It’s not a great angle for the video, but he does seem to have his head down, and the person holding the flag does dip it right into his face as he walks past. Whether he really knows what it was or not, only Mirotic knows.
But people are not going to be buying him dinners in Serbia for a while.
As we had told you, this was the expected outcome despite the desperate pleas of Philippine basketball officials.
Lakers’ guard Jordan Clarkson will not compete for the Philippines in the Olympic qualifying FIBA Asia tournament that starts near the end of the month. The Philippines had to submit their roster for the event on Tuesday, and they did without Clarkson on it. From the press release:
“We did all that we could to have Jordan Clarkson join Gilas for the 2015 FIBA Asia Championship but we are saddened to report that we are not able to beat the deadline to secure the necessary clearances on time.”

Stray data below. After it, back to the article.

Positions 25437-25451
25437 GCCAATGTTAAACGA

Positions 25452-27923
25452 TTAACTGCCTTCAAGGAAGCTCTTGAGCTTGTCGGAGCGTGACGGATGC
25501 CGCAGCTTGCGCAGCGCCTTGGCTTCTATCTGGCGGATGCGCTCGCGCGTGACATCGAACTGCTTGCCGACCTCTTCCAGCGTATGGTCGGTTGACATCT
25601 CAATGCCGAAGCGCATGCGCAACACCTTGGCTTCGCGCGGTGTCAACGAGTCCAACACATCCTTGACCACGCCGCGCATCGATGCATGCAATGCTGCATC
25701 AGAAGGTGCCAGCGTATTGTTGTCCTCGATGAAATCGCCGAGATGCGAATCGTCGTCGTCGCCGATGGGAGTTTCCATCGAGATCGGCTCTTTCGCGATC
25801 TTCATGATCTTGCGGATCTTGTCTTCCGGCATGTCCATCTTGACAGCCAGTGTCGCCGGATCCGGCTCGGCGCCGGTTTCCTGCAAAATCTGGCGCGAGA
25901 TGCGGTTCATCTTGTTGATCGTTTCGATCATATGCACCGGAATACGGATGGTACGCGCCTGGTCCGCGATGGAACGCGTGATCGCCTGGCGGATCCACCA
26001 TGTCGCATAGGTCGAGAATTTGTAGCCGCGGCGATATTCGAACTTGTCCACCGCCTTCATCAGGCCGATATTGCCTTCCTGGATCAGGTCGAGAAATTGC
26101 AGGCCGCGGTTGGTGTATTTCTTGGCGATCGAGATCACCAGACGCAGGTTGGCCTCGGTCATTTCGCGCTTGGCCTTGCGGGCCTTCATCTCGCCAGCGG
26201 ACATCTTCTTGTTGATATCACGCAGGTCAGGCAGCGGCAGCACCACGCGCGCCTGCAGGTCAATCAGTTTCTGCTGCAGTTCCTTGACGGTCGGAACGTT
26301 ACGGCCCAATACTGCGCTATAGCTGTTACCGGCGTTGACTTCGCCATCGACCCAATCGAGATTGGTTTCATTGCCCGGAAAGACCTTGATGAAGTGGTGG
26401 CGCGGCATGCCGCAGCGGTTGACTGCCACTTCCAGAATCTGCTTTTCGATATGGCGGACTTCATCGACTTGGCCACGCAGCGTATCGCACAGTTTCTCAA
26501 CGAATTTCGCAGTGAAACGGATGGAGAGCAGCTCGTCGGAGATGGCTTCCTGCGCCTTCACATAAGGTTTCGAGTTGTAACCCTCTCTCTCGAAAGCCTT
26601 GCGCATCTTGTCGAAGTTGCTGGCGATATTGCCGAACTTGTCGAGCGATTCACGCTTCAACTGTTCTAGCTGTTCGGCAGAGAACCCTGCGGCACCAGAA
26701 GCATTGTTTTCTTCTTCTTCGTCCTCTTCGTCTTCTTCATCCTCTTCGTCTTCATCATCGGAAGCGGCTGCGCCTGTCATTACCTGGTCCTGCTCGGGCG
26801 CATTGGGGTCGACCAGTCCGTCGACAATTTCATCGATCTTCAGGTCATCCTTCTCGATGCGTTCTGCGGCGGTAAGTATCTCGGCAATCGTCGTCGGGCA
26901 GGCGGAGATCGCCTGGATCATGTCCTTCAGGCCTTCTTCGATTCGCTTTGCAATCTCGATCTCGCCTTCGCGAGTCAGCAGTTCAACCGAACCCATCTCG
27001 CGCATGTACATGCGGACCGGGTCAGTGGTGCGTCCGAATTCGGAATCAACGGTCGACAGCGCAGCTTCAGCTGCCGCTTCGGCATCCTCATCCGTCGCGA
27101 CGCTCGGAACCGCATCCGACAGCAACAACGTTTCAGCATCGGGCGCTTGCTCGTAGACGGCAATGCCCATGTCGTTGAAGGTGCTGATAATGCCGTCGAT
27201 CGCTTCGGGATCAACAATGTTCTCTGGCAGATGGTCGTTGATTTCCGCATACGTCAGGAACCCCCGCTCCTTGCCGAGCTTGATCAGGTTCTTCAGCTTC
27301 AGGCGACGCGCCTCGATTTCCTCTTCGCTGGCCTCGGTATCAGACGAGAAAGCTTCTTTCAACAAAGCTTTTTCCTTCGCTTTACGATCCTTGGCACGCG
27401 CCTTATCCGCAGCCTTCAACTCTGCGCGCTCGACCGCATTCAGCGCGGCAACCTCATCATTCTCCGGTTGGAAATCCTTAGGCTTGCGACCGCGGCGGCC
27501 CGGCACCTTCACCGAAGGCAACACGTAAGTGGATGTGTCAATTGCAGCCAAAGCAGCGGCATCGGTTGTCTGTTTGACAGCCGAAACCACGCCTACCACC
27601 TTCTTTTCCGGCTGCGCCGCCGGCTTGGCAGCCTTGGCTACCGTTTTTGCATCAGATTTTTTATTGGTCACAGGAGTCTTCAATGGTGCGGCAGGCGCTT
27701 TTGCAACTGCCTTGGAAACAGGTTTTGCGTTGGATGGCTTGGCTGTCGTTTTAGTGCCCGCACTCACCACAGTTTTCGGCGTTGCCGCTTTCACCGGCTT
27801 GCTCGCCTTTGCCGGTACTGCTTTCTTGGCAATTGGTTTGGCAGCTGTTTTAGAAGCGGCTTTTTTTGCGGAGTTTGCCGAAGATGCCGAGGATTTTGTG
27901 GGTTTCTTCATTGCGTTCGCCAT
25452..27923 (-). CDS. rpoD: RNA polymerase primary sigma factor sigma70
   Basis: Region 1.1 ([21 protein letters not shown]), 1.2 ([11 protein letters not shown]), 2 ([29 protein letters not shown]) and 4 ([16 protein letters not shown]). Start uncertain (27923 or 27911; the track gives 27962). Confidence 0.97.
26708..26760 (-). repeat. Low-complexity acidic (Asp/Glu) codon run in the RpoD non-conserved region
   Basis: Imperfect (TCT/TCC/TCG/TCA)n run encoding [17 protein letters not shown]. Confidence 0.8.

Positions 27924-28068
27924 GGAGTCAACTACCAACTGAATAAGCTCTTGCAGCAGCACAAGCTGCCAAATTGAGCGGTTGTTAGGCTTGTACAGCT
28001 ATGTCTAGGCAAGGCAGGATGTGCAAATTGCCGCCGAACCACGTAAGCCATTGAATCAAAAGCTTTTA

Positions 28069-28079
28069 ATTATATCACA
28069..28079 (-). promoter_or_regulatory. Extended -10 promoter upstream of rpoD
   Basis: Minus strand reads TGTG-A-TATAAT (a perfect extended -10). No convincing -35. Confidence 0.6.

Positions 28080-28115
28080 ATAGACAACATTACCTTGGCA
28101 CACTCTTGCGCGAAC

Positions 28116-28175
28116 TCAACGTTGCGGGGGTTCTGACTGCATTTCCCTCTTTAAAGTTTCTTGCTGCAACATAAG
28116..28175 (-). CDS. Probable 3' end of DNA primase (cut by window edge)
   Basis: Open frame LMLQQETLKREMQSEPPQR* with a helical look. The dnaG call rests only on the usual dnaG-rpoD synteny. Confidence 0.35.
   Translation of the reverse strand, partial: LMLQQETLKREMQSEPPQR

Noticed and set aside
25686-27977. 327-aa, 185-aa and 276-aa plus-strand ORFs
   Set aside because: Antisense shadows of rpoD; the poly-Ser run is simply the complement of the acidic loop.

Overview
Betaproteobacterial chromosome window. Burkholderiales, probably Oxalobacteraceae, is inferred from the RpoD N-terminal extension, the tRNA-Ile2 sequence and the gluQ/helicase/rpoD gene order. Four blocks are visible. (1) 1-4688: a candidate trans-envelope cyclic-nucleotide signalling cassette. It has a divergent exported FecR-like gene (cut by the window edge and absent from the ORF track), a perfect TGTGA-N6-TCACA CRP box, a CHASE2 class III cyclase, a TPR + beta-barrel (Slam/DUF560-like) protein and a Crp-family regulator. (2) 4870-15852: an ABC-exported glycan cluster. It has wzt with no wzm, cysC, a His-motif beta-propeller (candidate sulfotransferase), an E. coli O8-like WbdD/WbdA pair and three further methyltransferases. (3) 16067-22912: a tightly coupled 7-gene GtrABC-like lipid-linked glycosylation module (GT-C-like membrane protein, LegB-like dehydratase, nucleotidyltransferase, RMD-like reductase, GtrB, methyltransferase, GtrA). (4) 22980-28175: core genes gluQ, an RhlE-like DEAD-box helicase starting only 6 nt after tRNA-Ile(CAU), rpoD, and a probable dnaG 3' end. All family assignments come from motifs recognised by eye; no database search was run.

Clarkson’s mother is Filipino and because of that he was eligible to play for the Asian islands nation as one of their own (he didn’t have to become a naturalized citizen ala Andray Blatche).
The Lakers stood in the way, but for good reason.
The Lakers open training camp in Hawaii Sept. 29. The semi-finals of FIBA Asia is Oct. 1, the finals Oct. 3 — there’s a good chance the Philippines could get that far (they were finalists in this event four years ago). The Lakers want their young guard in camp, improving and gaining chemistry with his teammates. If he had played in the tournament, Clarkson likely would miss first three to six days of training camp. The Lakers were having none of it.
Financially this is likely also the right move for Clarkson. The second round pick will make $845,059 this season, a minimum salary deal. He will get a new contract extension next summer, one that is going to pay him a whole lot more. While injuries can happen anywhere at any time, would Clarkson take the risk now?
The Lakers took that question out of his hands. Now the Philippines has to qualify for Rio without the man who would have been their best player.